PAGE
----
Wednesday, 21 November 2018

The Writer Tag

I wanted to dedicate a post to writing this week since I mentioned in a post a few weeks back that I’m doing my own thing for #NaNoWriMo this year. I rediscovered Bee’s ‘The Writer Tag’ whilst I was browsing the Vivatramp archives and I thought it would be a great opportunity to discuss my writing process for those who are interested. Snaps to Bee for creating this tag!


1. What do you write? What genre? Any recurring themes?

I’m currently in the middle of writing a historical fiction novel set in 17th Century France which I’ve been working on for around two years. I’ve always been a history buff and I love reading historical fiction so this has always been a genre that’s drawn to me. The story focuses on love, intrigue, relationships, and the politics of life in Paris during the 1660’s.

I’ve also recently started dabbling in writing bits of poetry and flash fiction, which are nice pallet cleansers when I need a break from novel writing. My shorter pieces don’t always follow particular genre but I like to focus on the dark and macabre.

2. What or who inspires you to write?

I can’t say what exactly inspired me to start writing a book about the intrigues of Louis XIV’s court, but the idea sprang from somewhere and I sort of ran with it. I visited Paris with my sister a few years ago (before I started writing it, although the idea had already blossomed) and our day trip to Versailles really got my creative brain ticking. I wanted to bring my story in to the walls of that magnificent palace, to tell a story about real people who walked those halls. I love to draw inspiration from real places and real people.

Authors also inspire me. V. E. Schwab is a new favourite of mine and I’m in awe of her world building and ability to create memorable characters.

3. Where do you write, when, and with what?

I do a lot of my writing at home, either in my little nook on the sofa, or on my bed. I have notebooks where I scrawl ideas down but a lot of the time, I write on my laptop so I can edit easily and move things around if I feel they belong elsewhere.

4. Sound or silence when writing?

Sound, always. I find silence very distracting when I’m writing so I like to have something unobtrusive playing to help me focus. I like to listen to classical music, film soundtracks, or soft house music.

5. Have you studied writing? If so, what was that like? If not, where do you feel you learnt your craft?

I have an MA in English Literature but I never studied writing during my course. I was more interested in studying the writing of others than creating my own at university. I was always of the mind that I couldn’t write and it took me a long time to get my story down on paper because I thought, what if it’s no good? Even now, there are times where I think my writing completely sucks. I just push through, read as much as I can, and experiment with ideas. I don’t believe you need to be have studying writing to be a writer – you just have to do it.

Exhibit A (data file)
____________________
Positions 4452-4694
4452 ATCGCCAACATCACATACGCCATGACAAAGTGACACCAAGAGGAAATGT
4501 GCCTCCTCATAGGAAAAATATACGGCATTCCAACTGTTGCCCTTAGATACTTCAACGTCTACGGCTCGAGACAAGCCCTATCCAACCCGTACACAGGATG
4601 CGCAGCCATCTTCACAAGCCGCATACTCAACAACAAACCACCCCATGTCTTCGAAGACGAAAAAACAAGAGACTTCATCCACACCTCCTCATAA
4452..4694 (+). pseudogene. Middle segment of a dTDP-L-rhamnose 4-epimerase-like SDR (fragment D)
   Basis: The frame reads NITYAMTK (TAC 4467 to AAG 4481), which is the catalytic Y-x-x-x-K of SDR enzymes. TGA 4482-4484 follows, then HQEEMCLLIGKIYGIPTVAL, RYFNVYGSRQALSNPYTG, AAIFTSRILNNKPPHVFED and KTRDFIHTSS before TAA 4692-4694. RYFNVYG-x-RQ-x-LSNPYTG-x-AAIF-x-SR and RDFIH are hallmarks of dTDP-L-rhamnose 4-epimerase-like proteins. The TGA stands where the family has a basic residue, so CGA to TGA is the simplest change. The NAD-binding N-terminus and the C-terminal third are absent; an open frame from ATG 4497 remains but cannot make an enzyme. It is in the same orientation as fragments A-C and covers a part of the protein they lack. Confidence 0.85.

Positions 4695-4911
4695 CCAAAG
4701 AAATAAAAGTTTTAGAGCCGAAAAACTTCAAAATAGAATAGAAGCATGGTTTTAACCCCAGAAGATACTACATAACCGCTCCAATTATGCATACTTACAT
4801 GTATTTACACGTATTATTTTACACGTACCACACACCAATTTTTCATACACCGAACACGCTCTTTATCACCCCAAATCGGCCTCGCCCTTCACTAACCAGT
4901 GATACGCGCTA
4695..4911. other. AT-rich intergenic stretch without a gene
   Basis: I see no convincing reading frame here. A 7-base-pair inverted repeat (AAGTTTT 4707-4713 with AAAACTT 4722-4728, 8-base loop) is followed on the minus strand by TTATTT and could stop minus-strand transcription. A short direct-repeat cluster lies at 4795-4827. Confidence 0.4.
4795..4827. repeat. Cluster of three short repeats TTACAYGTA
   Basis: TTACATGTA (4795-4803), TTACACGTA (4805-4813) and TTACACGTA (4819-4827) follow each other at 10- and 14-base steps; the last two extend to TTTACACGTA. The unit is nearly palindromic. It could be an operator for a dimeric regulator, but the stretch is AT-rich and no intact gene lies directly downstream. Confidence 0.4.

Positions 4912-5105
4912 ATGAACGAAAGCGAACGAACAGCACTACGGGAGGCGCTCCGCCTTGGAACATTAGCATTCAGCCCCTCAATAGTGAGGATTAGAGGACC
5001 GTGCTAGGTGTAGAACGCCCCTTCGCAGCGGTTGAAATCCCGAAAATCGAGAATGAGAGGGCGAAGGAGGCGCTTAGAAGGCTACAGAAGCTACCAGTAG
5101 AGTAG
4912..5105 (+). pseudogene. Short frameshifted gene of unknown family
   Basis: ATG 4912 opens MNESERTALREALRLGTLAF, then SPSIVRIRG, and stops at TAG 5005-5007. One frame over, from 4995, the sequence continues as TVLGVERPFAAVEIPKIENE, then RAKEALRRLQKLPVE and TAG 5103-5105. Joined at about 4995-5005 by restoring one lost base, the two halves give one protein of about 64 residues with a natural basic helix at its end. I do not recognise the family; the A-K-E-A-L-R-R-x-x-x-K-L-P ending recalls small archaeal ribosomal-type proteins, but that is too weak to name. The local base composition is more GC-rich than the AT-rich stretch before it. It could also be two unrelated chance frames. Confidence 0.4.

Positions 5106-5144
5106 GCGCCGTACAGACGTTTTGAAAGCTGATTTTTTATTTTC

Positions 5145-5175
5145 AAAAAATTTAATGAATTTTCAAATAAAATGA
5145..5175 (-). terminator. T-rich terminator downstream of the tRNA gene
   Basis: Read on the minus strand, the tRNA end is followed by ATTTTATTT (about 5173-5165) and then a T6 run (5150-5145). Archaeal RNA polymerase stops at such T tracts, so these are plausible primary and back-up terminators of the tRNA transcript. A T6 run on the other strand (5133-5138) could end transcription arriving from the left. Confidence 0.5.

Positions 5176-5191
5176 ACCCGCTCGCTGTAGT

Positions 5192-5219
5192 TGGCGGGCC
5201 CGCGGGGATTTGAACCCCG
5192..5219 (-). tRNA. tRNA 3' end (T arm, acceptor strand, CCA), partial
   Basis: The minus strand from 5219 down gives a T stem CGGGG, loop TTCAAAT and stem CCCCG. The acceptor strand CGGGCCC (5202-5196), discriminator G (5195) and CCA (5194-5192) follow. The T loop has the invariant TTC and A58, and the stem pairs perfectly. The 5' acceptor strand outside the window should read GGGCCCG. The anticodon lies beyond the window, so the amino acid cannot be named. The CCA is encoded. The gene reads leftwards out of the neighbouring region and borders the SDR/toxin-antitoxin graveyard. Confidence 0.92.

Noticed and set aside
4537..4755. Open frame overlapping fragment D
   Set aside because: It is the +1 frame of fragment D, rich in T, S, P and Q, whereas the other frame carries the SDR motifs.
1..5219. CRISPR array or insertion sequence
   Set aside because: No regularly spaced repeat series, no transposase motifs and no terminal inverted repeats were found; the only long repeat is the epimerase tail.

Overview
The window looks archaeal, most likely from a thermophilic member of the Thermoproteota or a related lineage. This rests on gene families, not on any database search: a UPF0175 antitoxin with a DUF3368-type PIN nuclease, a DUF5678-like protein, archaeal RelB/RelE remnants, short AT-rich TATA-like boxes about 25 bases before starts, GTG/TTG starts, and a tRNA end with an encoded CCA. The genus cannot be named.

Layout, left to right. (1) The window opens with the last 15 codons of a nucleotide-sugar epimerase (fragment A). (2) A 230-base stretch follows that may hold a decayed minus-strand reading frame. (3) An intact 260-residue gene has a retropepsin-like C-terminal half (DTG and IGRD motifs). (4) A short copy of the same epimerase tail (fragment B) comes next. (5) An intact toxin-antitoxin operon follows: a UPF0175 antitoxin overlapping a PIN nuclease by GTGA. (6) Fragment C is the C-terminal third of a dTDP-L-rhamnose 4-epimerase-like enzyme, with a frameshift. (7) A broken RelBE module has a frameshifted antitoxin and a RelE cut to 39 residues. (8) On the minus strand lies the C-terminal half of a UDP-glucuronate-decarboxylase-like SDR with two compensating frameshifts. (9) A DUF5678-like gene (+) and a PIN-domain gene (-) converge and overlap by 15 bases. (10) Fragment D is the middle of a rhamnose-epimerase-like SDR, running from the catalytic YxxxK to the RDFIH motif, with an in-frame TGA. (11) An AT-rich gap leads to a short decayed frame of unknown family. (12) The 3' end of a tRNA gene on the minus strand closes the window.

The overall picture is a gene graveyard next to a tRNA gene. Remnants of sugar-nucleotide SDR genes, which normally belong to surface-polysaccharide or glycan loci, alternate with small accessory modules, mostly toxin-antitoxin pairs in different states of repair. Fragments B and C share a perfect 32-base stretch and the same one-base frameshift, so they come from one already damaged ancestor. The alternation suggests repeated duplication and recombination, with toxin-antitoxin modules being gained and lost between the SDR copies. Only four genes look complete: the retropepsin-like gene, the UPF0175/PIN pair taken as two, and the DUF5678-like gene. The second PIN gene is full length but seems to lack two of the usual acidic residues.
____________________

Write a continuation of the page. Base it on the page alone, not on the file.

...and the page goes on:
(photo credit)

6. What do your family/friends think?

Here’s something about me: I’m actually a super private person so there’s hardly anyone in my personal life who has read my writing. They know of it, but I’m only just now starting to share it with my friends. I overthink a lot – a by-product of my anxiety - but becoming part of Bee’s Patreon has helped give me confidence in sharing my creative work. If you're looking for a creative community to be a part of, I definitely recommend Bee's Patreon. It's a lovely little coven full of lovely people. 

7. What do you find challenging?

Writer’s block is a real struggle and I find it difficult to work my way through it sometimes. I have the skeleton of the story in my head and filling in the gaps so I can get from A to B can be like pulling teeth.

8. What’s your favourite thing about writing?

I love reading over something after being away from it for a bit and realising that I actually like what I’ve written. It gives me a real boost and reinvigorates my confidence.

9. Any tips for writer’s block?

Take time away from your project. Trying to work through it can sometimes be counter-productive and I find my brain works through it better if I take a break. Also, read. Read as much as you can. I find reading something different to the genre I’m writing can help me think outside of the box.

10. What are your life long writing goals?

I would love to have a novel published someday. Maybe even the one I’m working on now – if I ever finish it…

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